A great way of preventing these problems, or at least to slow down their appearance is by making sure you are charging your device properly.

This is, leaving it overnight, even when the indicator says it’s fully charged, and avoiding drying it up when you use it.

For more battery care tips, go here:

2. Not Keeping Your Battery Charged

It has happened to all of us.

You need to make a quick trip to the store because you forgot something for dinner, but then you notice you forgot to charge your mobility aid after you last used it.

To avoid this issue, simply put the charger on whenever you come back on.

And don’t worry, almost all modern scooter chargers will cut the power draw when the battery is full, so there’s no risk of overcharging it.

3. Driving on the Road

A big no-no for scooter usage is taking your device on the road.

Mobility scooters are considered pedestrian vehicles and should only be used whenever you would otherwise go on foot.

For more specific info about this topic, check out the following article:

4. Poor Driving Posture

With time, it’s normal that as you relax on your driving chair you start slouching and bending your back by supporting your weight on the tiller.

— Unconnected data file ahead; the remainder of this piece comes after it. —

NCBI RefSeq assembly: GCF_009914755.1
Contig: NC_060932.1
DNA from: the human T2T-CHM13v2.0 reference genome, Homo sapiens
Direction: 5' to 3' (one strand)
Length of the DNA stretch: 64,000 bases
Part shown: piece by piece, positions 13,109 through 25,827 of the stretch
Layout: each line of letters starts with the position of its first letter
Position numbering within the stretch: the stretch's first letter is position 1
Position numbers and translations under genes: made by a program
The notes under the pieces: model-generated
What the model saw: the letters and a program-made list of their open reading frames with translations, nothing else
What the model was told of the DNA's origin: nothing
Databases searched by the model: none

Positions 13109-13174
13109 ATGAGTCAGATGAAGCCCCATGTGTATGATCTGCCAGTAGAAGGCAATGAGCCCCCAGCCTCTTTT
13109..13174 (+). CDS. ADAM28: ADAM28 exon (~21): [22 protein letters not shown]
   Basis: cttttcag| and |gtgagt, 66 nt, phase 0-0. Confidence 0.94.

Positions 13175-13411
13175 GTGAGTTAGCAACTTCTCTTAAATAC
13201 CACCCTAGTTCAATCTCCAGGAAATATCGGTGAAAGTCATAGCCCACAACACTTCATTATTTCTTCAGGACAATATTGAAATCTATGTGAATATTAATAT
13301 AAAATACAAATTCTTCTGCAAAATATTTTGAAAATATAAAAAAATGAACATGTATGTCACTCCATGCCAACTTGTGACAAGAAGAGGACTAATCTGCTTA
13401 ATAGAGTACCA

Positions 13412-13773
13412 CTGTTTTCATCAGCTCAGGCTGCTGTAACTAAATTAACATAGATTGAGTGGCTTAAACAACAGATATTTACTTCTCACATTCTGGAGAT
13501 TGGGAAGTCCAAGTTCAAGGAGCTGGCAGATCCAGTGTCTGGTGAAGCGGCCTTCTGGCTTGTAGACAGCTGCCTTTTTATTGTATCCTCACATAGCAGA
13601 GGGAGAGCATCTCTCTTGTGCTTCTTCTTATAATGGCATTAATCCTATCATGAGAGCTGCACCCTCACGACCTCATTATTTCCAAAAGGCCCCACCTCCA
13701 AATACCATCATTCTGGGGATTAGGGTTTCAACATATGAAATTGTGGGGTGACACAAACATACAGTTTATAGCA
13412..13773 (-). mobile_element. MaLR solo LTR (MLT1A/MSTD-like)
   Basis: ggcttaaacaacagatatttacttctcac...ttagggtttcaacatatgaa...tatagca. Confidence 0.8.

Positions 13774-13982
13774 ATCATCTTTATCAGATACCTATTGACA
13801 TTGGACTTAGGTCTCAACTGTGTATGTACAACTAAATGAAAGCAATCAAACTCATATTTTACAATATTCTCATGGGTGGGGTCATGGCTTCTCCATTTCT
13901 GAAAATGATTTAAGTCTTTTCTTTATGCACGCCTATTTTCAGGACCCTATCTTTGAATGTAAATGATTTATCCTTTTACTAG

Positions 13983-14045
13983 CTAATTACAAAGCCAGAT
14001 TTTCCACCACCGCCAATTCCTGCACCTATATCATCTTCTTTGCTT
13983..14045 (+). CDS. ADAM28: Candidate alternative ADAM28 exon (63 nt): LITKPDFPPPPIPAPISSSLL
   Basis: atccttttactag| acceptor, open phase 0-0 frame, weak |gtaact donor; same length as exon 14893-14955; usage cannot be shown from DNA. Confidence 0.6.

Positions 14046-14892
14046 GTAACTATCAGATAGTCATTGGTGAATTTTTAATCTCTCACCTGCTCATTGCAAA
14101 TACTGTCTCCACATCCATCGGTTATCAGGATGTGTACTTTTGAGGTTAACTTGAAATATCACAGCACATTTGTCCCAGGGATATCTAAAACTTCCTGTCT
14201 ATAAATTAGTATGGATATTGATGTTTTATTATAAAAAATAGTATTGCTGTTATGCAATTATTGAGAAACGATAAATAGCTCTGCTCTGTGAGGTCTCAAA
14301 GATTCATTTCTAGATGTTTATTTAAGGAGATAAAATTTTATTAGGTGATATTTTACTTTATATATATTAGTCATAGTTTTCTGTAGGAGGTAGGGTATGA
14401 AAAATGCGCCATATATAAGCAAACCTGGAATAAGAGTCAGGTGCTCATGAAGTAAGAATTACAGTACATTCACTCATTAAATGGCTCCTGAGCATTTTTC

Although this is normal, this is not a recommended driving posture and can limit your responsiveness and ability to control the vehicle.

Always strive to keep an upright posture, and make sure you can reach every input and steer the scooter properly on both sides.

5. Driving Too Fast

Powered scooters can be fun to drive, and allow you to make short trips way faster than if you were to go on foot.

However, there’s a very high correlation between driving at high speeds and accidents.

Slowing down a bit will let you enjoy the ride, and keep you safe, especially when exploring new roads, or in places with many obstacles around.

6. Leaving The Scooter in Freewheel Mode

As you might know, contrary to cars, brakes on mobility scooters are actuated automatically any time you are not pressing the throttle.

So, if your scooter is not in use its brakes will be engaged.

The freewheel mode in a scooter allows it to be pushed and moved without the breaks or engine affecting the wheels.

The thing is, it’s very common to leave that setting on, and the next time you jump on the scooter you might think it has broken down.

Scooters in freewheel mode will not respond to any inputs, and will not work until you change the driving mode.

Think of it as a car being put into neutral.

7. Hanging Weight From the Tiller

Although the tiller of a scooter looks like the perfect surface to hang your grocery bags from, avoid it at all costs.

Adding weight to the front of the vehicle can be a cause of accidents since its center of gravity will be shifted to an unnatural position affecting its stability.

Also, making the tiller heavier will prevent you from being able to steer properly, not allowing you to avoid obstacles or make quick adjustments while driving.

8. Using Only One Hand to Steer

Unless you have a condition that limits the mobility of one of your arms, and it’s impossible for you, you should always have your two hands on the tiller, at least when steering.